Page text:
pcapdj - dispatch pcap files
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pcapdj - dispatch pcap files

Network captures often result in very large files. Therefore, tools like tcpdump or dumpcap offer features of file rotation either after a fixed size or a fixed amount of time.

When these files are analyzed focusing on stateful protocols such as TCP, TCP sessions could have been established in one pcap file and continue in the next pcap files. When these TCP sessions have to be properly reassembled, then either the TCP reassembly tool has to support multiple pcap files as input or the pcap files have to merged in a single file using for instance a tool such as editcap. However, in this case, very large files are the results, that were tried to be avoided with the file rotation.

PCAPDJ processes a list of pcap files and write each individual packet in a named pipe. A second process reads these individual packets and does some processing. A third process, does some cleanup operations and controls pcapdj.

Each pcap file that is processed by pcapdj must be authorized by a third process. When a pcap file is not acknowledged the file descriptor to the named pipe is not closed and hence the other program processing pcap data does not end and keeps its internal states. Before a next file is authorized, other tasks could be done, such as removing duplicated files or already processed pcap files in order to free disk space.

Building PCAPDJ


In an Ubuntu 16.04 Operating system the following packages must be installed.

apt-get install libwsutil-dev libwiretap-dev libpcap-dev libhiredis-dev libglib2.0-dev


unzip pcapdj-master.zip

cd pcapdj-master


Use case with Suricata

The Suricata IDS can be configured to extract all HTTP payloads [1]. This feature is used in the following example in conjunction with pcapdj feeding suricata with multiple pcap files.

Import the pcap files that should be processed by pcapdj

import redis
import os
red = redis.Redis()
files = os.listdir(root)
for rf in files:
    f = root + "/"+rf
    if f.endswith('pcap') == True:

Create a name pipe that is shared between pcapdj and suricata

mkfifo /tmp/pcapbuffer

Launch pcapdj

 ./pcapdj -b /tmp/pcapbuffer 
redis_server =
redis_port = 6379
named pipe = /tmp/pcapbuffer
Waiting for other peer (IDS, tcp-reassembly engine, etc)...
PCAPDJ waits for the consumer of the fifo bufer. In this case suricata.

Launch suricata

suricata -r /tmp/pcapbuffer 

Until now no packets are put in the buffer because pcapdj needs an authorization. PCAPDJ says that it is ready to process the pcapfile 1.pcap and that it waits for this authorization. For doing so, pcapdj puts the next file it wants to process in a queue called PCAPDJ_NEXT and it polls the key PCAPDJ_AUTH. The value of PCAPDJ_AUTH must correspond to the file pcapdj put previously in the queue PCAPDJ_NEXT.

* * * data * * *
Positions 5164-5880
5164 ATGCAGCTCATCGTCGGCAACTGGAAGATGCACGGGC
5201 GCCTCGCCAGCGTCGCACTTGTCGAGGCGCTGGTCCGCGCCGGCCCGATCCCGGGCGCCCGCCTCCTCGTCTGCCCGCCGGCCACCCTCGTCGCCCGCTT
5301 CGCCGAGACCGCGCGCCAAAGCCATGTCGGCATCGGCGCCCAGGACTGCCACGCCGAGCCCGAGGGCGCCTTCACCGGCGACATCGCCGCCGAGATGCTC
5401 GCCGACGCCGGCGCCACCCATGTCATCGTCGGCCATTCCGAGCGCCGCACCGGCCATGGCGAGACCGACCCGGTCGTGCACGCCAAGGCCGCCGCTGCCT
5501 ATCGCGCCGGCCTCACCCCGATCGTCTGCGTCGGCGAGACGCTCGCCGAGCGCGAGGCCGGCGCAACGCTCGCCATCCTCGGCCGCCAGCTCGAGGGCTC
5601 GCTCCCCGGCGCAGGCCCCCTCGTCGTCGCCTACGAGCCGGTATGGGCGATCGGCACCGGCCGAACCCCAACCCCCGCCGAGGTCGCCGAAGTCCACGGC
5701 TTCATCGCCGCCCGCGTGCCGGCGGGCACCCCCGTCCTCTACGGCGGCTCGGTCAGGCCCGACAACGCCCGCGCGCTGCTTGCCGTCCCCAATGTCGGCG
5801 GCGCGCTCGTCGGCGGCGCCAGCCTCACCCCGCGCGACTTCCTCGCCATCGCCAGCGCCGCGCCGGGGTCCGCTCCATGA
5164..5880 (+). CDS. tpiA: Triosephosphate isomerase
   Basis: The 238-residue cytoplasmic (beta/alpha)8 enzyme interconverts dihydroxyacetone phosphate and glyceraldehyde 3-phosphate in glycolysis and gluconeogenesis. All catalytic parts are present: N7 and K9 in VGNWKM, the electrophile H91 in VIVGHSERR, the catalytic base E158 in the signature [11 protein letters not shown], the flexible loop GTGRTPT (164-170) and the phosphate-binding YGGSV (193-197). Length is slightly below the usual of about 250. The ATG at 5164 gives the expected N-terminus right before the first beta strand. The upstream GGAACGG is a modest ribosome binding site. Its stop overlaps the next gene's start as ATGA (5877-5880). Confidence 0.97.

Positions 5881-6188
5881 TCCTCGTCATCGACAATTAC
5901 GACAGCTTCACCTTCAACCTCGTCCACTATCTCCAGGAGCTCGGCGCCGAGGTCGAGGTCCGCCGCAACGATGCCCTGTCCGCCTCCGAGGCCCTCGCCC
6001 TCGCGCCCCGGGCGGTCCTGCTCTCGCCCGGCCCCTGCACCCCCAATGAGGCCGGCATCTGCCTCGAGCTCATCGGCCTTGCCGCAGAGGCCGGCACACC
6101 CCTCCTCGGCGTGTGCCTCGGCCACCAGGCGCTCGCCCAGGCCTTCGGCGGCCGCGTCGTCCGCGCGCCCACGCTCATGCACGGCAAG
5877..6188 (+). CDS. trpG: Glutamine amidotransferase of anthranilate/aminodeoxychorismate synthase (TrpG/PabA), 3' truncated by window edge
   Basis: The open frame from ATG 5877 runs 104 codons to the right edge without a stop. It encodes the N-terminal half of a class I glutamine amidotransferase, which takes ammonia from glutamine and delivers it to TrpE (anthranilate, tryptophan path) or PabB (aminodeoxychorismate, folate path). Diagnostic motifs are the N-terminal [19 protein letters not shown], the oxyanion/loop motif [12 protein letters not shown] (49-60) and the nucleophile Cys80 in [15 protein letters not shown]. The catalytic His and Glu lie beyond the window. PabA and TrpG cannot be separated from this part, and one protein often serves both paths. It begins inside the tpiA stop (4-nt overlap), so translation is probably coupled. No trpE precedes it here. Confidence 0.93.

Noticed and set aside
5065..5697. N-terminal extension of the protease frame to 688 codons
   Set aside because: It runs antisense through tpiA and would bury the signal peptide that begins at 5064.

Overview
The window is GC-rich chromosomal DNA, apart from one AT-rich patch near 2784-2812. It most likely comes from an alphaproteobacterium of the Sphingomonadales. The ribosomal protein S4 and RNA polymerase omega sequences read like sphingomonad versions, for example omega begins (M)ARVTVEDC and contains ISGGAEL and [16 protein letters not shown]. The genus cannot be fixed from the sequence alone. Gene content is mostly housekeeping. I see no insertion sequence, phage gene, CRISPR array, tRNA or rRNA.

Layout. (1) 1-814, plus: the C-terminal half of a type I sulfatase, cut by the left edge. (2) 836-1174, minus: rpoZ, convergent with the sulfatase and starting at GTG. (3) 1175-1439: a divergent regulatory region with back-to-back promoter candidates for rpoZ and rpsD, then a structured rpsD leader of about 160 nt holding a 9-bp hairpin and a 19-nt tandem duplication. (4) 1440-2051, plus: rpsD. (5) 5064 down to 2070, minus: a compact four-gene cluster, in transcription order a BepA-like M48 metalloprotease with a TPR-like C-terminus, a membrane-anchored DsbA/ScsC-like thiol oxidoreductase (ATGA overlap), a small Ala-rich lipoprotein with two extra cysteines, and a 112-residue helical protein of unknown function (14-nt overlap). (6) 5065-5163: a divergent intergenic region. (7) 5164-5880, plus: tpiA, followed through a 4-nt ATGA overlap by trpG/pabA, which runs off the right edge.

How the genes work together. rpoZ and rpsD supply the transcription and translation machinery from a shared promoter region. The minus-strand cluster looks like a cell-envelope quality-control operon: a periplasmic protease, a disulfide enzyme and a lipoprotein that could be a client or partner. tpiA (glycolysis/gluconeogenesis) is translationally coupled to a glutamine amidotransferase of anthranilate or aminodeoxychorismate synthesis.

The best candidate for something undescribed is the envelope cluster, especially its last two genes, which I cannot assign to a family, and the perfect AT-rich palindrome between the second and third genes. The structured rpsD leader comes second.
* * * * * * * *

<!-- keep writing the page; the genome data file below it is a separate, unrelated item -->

[INFO] Next file to process /tmp/testpcaps/1.pcap
[INFO] Waiting authorization to process file /tmp/testpcaps/2.pcap

Launch the controller script that authorizes each pcap file that is put in the named pipe.

while True:
    #Check if some data is ready to be process
    pcapname = red.lpop("PCAPDJ_NEXT")
    if pcapname != None:
        print "Authorized file ",pcapname
        red.set("PCAPDJ_AUTH", pcapname)

Wait until pcapdj and suricata are done

Additional Features

On the experimental branch two new features were implemented based on a signal handler.

Suspending PCAPDJ

If PCAPDJ is processing a large file and the resources are at the point of being exhausted, the command kill -SIGUSR1 can be executed. PCAPDJ stops feeding the fifo buffer and resources can be manually freed without terminating the consumer program.

Once, the machine is cleaned up, PCAPDJ can be resumed by sending a second time the SIGUSR1 signal.

Display Accounting Data

When PCAPDJ is running for a while, it might be interesting to determine what is happening. The signal SIGUSR2 can be sent to PCAPDJ. PCAPDJ shows then following information on standard output.

  • A timestamp when PCAPDJ started
  • The number of seconds elapsed since PCAPDJ started
  • The internal state of PCAPDJ
  • The number of times PCAPDJ has been suspended
  • The number of files PCAPDJ processed
  • The number of packets PCAPDJ processed
  • The sum of the cap length fields
  • The sum of the length fields. If the sum of lengths is different from the sum of cap lengths then the capture is incomplete.

An example is shown below:

[STATS] Start time:2013-06-09 09:17:50
[STATS] Uptime:322 (seconds)
[STATS] Internal state:Waiting for authorization
[STATS] Number of suspensions:0
[STATS] Number of files:1
[STATS] Number of packets:2968
[STATS] Number of cap_lengths:330581
[STATS] Number of lengths:330581


[1] http://blog.inliniac.net/2011/11/29/file-extraction-in-suricata/